Unlike the Iranian army that protects Iran’s borders, the Islamic Revolutionary Guard Corps (IRGC) is mandated by Iran’s constitution to pursue “an ideological mission of jihad in God’s way; that is extending sovereignty of God’s law throughout the world.”1 Since the inception of this paramilitary force in 1979, the Guard has emerged as the principal organisation driving the Iranian regime’s revolutionary Shia Islamist ideology, within and beyond the regime’s borders. Over these 40 years, it has been linked to terrorist attacks, hostage-takings, maritime piracy, political assassinations, human rights violations and the crushing of domestic dissent across Iran, most recently with the bloodshed on the Iranian streets in November 2019, leaving 1,500 people dead in less than two weeks.2
Today, the IRGC remains Lebanese Hizbullah’s prime benefactor, with the Guard known to be providing arms, training and funding to sustain the group’s hostile presence against Israel and its grip on Lebanese society, and key operational assistance that has resulted in attacks on civilians stretching from Argentina, Bulgaria to Thailand. Modelled on its support for Hizbullah, the IRGC has prepared an estimated 200,000 fighters–from Lebanon, Syria, Iraq, Yemen, Pakistan and Afghanistan–to rise in support of a cause that is built on a perceived existential threat to the Shia Muslim identity and a hostility towards global powers and their allies.3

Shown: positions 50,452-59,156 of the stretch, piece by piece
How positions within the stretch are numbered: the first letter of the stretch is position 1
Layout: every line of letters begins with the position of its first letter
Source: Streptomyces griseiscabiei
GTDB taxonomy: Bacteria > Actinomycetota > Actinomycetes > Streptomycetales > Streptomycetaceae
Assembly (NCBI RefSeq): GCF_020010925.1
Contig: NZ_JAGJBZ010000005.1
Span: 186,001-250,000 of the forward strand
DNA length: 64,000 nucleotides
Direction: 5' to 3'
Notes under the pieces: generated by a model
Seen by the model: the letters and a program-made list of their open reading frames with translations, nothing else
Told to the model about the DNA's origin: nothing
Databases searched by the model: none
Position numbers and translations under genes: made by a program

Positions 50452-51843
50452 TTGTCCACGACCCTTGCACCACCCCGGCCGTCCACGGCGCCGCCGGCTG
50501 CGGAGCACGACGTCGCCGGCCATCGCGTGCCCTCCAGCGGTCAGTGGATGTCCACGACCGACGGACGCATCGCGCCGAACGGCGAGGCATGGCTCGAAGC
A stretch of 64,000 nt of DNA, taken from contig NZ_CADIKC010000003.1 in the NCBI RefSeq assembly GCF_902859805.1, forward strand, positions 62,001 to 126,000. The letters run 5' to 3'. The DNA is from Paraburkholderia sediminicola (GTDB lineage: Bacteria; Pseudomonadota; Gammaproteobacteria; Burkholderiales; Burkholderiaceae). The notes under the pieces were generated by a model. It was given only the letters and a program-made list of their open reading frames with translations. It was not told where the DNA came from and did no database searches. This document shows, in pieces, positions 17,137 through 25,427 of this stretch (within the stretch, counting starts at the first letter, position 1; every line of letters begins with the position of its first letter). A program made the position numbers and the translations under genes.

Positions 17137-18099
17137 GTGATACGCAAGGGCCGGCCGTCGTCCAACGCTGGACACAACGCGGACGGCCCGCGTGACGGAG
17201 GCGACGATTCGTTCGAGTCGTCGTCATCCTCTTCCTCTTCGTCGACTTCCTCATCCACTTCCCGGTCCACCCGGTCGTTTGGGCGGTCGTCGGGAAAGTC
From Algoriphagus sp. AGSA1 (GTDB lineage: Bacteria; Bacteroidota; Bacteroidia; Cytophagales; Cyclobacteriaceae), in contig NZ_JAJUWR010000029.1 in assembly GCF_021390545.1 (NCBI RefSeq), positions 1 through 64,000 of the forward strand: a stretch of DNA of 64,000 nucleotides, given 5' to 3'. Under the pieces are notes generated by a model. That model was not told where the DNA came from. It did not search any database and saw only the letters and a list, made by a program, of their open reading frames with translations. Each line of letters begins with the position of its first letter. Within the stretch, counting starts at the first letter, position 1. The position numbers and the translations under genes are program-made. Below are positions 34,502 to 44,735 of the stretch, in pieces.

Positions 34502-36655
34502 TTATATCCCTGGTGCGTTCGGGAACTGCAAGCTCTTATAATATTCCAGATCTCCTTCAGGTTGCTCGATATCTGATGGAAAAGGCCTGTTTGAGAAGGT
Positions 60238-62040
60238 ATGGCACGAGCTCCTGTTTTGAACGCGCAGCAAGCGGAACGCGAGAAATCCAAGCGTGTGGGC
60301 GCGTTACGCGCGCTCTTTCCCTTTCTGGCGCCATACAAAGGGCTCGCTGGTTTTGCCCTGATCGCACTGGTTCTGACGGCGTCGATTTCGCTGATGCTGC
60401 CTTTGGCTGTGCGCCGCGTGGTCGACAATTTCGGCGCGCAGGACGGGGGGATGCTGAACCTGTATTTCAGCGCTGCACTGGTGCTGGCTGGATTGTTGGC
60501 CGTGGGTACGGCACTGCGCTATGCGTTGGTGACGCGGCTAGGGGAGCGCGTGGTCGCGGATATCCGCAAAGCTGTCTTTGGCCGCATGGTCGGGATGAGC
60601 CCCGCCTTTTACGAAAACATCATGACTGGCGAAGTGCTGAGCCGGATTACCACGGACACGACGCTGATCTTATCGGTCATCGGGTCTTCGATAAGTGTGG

There is no shortage of concern about the growing influence and operational capacity the IRGC now represents, although its goals are long standing and consistent. Drawing from internal IRGC documents used to train an incoming generation of Guardsmen, this report lays out the Guard’s core objectives and the key aspects of its well-established worldview, placing the IRGC’s current activities in the Middle East region into much-needed context. The findings of this report show that within the IRGC ranks alone, the Iranian regime has prepared and invested in an elaborate programme of indoctrination that first set and then defined its course of action, long before the Guard’s actions gained momentum as it has today. First published in 2011, these documents have been subsequently reprinted, and the latest, published between 2012 and 2016, form the basis of this report.
Source » instute.global